by Kathy Mitchell
Expert Fitness Tips and Strategies Every Lifter Should Know
Even the most dedicated fitness enthusiast may miss their goals due to problems that can be fixed. Fitness trainers can of course help, but what can a solo gym goer do on their own? Working out is not as easy as simply moving your body if specific goals are in mind, especially if there are deadlines or a timeframe involved. Knowledge is a powerful tool in the gym just as it is elsewhere, especially when it comes to workout methods such as lifting where a lot of parts have to come together. Seeing gym goers with perfect form, developed muscles, who can move and lift with ease; it can seem impossible to ever get there yourself.
Learn more about what goes into lifting and how to achieve your goals with these tips.
Eating more protein and cutting down on processed foods is not enough, but it is a start. Simply upping protein intake may not give the results desired, and too much can actually be detrimental to your health. Working out and building muscle requires energy, which means calorie intake will often need to be modified. It may seem counterintuitive to have to eat more to become leaner, especially if the numbers on the scale increase.
Remember that lifting is not a weight loss exercise and that shedding excess fat and building muscle will usually result in a net weight gain. The health benefits of drinking water are worth any temporary water weight as well. Your diet should consist of clean foods that are not processed, and that meet your nutritional needs all around. Use a macro calculator and diet tracker to get a handle on what you should be eating and to make sure you achieve that.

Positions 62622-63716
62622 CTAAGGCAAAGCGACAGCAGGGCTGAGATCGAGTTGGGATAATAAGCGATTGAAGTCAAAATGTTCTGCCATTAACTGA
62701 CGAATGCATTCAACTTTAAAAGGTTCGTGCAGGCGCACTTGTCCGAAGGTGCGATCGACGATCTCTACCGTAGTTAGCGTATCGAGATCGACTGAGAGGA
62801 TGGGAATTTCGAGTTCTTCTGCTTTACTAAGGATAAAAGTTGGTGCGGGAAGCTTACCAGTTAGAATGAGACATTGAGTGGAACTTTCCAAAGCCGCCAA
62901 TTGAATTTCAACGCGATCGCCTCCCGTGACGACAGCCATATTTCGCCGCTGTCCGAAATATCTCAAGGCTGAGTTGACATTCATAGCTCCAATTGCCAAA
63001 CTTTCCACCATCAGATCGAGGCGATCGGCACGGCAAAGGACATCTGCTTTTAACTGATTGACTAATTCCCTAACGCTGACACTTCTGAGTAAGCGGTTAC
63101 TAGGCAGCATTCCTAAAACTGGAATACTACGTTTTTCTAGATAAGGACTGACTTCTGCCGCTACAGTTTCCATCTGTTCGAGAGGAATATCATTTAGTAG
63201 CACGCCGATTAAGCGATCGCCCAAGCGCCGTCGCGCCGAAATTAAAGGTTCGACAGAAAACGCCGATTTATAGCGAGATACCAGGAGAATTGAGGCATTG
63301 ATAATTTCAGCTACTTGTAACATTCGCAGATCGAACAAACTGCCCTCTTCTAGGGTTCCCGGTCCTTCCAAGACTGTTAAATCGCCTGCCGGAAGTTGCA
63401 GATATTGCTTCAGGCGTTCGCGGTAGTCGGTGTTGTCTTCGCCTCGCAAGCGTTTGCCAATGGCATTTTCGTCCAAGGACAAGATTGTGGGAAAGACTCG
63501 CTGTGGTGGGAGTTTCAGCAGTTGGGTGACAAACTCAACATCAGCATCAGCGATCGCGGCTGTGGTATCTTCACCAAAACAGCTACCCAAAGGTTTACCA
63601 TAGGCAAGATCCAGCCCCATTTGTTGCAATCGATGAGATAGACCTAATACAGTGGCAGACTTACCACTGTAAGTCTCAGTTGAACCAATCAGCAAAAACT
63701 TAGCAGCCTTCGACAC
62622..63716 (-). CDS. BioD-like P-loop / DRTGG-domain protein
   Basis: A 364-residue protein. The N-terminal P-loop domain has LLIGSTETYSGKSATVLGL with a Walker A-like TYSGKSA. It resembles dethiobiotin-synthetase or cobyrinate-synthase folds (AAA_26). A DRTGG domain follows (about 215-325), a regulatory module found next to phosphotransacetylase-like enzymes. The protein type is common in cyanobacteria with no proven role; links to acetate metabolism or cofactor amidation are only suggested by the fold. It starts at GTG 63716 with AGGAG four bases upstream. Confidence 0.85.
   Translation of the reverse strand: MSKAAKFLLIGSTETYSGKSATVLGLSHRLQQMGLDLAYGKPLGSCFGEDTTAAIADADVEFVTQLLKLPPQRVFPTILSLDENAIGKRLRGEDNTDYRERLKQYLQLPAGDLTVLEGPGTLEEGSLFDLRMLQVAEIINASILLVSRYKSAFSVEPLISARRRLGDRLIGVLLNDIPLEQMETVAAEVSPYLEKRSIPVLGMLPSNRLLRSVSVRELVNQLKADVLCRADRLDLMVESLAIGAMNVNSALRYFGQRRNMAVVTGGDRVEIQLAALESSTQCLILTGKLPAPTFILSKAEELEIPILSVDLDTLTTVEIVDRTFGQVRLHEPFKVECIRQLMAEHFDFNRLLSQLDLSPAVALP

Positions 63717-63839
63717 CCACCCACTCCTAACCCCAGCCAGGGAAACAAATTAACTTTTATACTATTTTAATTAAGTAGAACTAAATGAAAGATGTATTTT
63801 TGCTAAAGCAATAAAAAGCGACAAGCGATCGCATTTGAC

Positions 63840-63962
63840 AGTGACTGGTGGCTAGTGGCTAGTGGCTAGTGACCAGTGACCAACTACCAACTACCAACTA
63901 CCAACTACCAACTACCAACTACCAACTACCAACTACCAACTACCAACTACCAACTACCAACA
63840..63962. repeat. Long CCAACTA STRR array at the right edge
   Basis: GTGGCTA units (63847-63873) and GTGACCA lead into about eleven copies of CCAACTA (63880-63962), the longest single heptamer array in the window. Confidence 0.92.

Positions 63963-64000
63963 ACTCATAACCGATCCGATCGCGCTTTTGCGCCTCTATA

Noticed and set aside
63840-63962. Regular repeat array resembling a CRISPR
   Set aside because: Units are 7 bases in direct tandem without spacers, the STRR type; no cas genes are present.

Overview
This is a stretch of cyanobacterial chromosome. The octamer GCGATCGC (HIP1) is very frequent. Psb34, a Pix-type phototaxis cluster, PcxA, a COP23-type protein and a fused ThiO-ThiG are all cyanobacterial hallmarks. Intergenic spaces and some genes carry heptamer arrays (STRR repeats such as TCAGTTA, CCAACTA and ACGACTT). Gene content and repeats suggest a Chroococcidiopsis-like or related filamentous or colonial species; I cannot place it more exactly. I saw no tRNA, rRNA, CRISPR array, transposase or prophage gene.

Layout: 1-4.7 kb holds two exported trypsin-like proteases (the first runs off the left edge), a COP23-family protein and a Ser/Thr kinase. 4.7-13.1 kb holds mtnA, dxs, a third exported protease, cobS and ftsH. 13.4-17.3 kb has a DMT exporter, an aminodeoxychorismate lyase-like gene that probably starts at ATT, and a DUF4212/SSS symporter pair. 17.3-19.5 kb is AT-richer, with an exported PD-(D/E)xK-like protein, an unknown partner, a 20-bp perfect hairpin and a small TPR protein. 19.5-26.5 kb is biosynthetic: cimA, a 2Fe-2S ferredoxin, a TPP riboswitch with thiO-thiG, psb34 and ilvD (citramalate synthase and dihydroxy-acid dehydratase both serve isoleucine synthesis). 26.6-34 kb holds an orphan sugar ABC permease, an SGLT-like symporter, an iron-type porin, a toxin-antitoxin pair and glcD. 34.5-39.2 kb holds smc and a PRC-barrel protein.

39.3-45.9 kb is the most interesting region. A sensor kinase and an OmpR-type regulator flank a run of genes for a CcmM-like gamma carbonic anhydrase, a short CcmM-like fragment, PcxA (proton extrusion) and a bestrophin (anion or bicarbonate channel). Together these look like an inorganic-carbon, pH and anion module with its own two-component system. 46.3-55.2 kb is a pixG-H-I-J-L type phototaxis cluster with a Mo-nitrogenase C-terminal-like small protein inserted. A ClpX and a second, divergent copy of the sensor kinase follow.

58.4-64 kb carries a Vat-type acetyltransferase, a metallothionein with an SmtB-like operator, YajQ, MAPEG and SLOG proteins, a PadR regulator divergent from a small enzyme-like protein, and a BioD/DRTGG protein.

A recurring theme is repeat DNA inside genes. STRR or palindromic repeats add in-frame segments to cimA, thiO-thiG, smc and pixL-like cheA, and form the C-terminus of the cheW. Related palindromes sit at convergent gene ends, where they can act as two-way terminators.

Drinking more water is something that most people have to do, but it is especially important for anyone that undergoes heavy exercise. Health benefits of drinking water are fairly extensive. Lifting and other forms of exercise increase sweat production, which causes your body to lose water. This can cause dehydration, which can range from a simple headache to a real medical emergency.
Every cell in the body relies on water to function, especially in times of stress like during a workout session. Aim for around 100 ounces of water a day just as a baseline. When weight training, you should try to drink two-thirds of your weight in ounces per day. This will meet the basic needs for digestion and other bodily processes, but also compensate for water loss during exercise.
Not only does water help you recover after a sweat session, but it can also assist in other ways that could affect your workouts, both directly and in ways you might not think of. Not getting enough water can actually make you more sensitive to pain, meaning walking up stairs after leg day can seem even worse. A properly hydrated body is also less likely to suffer from cramps and sprains, both of which can put a serious damper on weight exercises. Back pain is something that may also be prevented or lessened through proper hydration. Water helps to maintain proper blood viscosity and distribution, which is vital to general health and important when exercising. The health benefits of drinking water can address issues you may not realize are linked to not drinking enough. Another thing water can do is put you in a better mood. Nobody wants to work out when they feel bad.